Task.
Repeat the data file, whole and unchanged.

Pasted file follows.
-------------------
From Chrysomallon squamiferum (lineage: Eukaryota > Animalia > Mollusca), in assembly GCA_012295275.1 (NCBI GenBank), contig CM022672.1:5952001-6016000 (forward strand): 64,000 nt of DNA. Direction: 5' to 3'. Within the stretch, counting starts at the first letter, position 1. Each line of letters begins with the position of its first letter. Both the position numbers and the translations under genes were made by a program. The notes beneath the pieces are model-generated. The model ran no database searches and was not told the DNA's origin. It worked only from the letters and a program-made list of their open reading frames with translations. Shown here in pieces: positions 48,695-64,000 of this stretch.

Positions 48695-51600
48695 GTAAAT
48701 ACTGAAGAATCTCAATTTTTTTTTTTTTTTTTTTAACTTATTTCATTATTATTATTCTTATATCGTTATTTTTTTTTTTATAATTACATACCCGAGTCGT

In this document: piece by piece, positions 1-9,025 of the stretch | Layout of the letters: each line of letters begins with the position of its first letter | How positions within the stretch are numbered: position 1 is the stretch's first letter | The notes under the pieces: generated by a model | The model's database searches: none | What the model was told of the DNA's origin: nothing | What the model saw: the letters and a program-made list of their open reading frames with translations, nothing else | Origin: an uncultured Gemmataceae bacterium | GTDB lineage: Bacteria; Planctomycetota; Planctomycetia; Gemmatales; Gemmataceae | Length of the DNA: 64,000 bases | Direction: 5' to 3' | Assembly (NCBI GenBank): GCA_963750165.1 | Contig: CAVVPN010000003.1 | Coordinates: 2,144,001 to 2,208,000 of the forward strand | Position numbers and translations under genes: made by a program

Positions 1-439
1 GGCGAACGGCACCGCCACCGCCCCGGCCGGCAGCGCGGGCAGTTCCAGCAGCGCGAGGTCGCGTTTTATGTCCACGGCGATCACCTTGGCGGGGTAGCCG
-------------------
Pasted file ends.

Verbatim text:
From Chrysomallon squamiferum (lineage: Eukaryota > Animalia > Mollusca), in assembly GCA_012295275.1 (NCBI GenBank), contig CM022672.1:5952001-6016000 (forward strand): 64,000 nt of DNA. Direction: 5' to 3'. Within the stretch, counting starts at the first letter, position 1. Each line of letters begins with the position of its first letter. Both the position numbers and the translations under genes were made by a program. The notes beneath the pieces are model-generated. The model ran no database searches and was not told the DNA's origin. It worked only from the letters and a program-made list of their open reading frames with translations. Shown here in pieces: positions 48,695-64,000 of this stretch.

Positions 48695-51600
48695 GTAAAT
48701 ACTGAAGAATCTCAATTTTTTTTTTTTTTTTTTTAACTTATTTCATTATTATTATTCTTATATCGTTATTTTTTTTTTTATAATTACATACCCGAGTCGT

In this document: piece by piece, positions 1-9,025 of the stretch | Layout of the letters: each line of letters begins with the position of its first letter | How positions within the stretch are numbered: position 1 is the stretch's first letter | The notes under the pieces: generated by a model | The model's database searches: none | What the model was told of the DNA's origin: nothing | What the model saw: the letters and a program-made list of their open reading frames with translations, nothing else | Origin: an uncultured Gemmataceae bacterium | GTDB lineage: Bacteria; Planctomycetota; Planctomycetia; Gemmatales; Gemmataceae | Length of the DNA: 64,000 bases | Direction: 5' to 3' | Assembly (NCBI GenBank): GCA_963750165.1 | Contig: CAVVPN010000003.1 | Coordinates: 2,144,001 to 2,208,000 of the forward strand | Position numbers and translations under genes: made by a program

Positions 1-439
1 GGCGAACGGCACCGCCACCGCCCCGGCCGGCAGCGCGGGCAGTTCCAGCAGCGCGAGGTCGCGTTTTATGTCCACGGCGATCACCTTGGCGGGGTAGCCG